Send to

Choose Destination
Presse Med. 2005 Jul 2;34(12):869-77.

[Acute transverse myelopathy: inflammatory or ischemic?].

[Article in French]

Author information

Service de Neurologie, Hôpital Beaujon, 100 Boulevard du Général Leclerc, 92110 Clichy.


The rapid development of paraparesis or tetraparesis combined with a bilateral sensory deficit that has a clearly defined rostral border and bladder dysfunction are the principal features of acute transverse myelopathy. Acute partial transverse myelopathy is far much more frequent: its symptoms are asymmetric, sometimes unilateral, and sensory deficit may predominate. An urgent MRI is required to exclude acute spinal cord compression. Diagnosis of ischemic acute transverse myelopathy includes the following elements: sudden onset, neurologic symptoms compatible with infarction in the anterior spinal artery area (by far the most frequent location for spinal cord infarction), and presence of a specific cause of spinal cord ischemia. In all other cases where it is difficult to distinguish spinal cord infarction from myelitis, analysis of the cerebrospinal fluid is essential. Most cases of inflammatory acute transverse myelopathy can be linked to a defined cause. Multiple sclerosis is a major cause of partial acute transverse myelopathy. MRI lesions are usually small, located in the lateral or posterior part of the spinal cord. Diagnostic elements include multiple lesions of multifocal demyelination on the cerebral MRI, oligoclonal bands in the cerebrospinal fluid, and the absence of clinical or laboratory abnormalities that suggest systemic disease. Neuromyelitis optica, also known as Devic's disease, has often been considered a variant form of multiple sclerosis. Recent immunologic studies confirm the hypothesis that it is a distinct entity. Infectious transverse acute myelitis is often of viral origin. It may result from direct viral stress but more frequently follows immunologically-mediated indirect stress. This acute parainfectious myelitis, like postvaccinal myelitis, may be considered as a spinal single-focus form of acute disseminated encephalomyelitis (ADEM). It is important to distinguish the latter from an initial episode of multiple sclerosis, because their prognosis and treatment differ.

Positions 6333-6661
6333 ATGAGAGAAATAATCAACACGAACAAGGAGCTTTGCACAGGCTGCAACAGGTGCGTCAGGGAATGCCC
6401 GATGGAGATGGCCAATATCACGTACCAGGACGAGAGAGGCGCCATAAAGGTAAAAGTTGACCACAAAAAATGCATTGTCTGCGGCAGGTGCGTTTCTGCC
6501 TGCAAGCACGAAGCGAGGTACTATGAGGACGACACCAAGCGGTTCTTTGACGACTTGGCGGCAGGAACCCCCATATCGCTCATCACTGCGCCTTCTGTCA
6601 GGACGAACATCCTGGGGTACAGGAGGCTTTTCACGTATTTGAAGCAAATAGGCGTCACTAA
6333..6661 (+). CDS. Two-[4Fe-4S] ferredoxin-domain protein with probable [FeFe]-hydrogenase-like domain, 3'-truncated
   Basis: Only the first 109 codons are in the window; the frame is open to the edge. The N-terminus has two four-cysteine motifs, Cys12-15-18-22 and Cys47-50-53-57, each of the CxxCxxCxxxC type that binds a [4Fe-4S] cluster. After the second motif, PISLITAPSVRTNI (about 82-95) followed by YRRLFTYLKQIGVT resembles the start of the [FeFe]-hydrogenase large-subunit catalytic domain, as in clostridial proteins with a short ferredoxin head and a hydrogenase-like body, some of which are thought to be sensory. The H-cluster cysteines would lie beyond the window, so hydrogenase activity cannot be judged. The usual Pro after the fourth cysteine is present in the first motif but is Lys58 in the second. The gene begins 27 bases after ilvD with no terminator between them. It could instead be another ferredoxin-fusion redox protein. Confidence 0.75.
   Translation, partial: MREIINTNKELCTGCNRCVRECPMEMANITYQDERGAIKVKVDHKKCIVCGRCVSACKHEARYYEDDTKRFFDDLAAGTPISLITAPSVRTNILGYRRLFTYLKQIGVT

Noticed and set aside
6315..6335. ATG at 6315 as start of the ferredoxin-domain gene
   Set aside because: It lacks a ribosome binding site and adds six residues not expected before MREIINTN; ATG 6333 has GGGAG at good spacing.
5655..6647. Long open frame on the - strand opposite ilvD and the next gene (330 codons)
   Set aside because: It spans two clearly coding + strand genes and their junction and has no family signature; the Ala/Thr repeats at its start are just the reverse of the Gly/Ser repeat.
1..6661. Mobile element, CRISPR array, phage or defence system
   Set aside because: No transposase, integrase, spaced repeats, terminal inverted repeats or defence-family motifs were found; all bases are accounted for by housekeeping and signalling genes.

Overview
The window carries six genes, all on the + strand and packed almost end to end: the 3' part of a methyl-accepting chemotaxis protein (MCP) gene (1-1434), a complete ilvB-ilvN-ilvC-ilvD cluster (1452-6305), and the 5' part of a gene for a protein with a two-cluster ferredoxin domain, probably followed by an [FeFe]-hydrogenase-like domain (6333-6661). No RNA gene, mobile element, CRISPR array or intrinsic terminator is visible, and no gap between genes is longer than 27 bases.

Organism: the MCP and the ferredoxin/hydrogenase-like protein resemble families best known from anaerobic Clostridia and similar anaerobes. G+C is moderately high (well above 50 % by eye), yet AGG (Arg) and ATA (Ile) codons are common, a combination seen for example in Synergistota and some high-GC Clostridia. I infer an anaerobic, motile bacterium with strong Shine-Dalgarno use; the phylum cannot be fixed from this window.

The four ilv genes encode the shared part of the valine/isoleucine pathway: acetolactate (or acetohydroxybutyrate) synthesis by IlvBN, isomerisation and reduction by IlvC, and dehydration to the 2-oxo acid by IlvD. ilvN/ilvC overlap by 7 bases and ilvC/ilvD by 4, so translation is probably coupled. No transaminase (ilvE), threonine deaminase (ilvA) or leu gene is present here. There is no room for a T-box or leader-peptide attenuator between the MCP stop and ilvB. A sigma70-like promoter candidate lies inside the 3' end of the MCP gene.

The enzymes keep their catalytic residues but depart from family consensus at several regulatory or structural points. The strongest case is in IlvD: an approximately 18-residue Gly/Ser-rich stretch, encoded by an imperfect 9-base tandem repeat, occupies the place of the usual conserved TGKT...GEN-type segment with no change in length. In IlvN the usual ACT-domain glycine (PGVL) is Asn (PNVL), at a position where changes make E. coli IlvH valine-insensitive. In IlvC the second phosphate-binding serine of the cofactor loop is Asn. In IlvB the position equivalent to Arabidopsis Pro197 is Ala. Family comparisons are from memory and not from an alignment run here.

[Indexed for MEDLINE]

Supplemental Content

Full text links

Icon for Elsevier Science
Loading ...
Support Center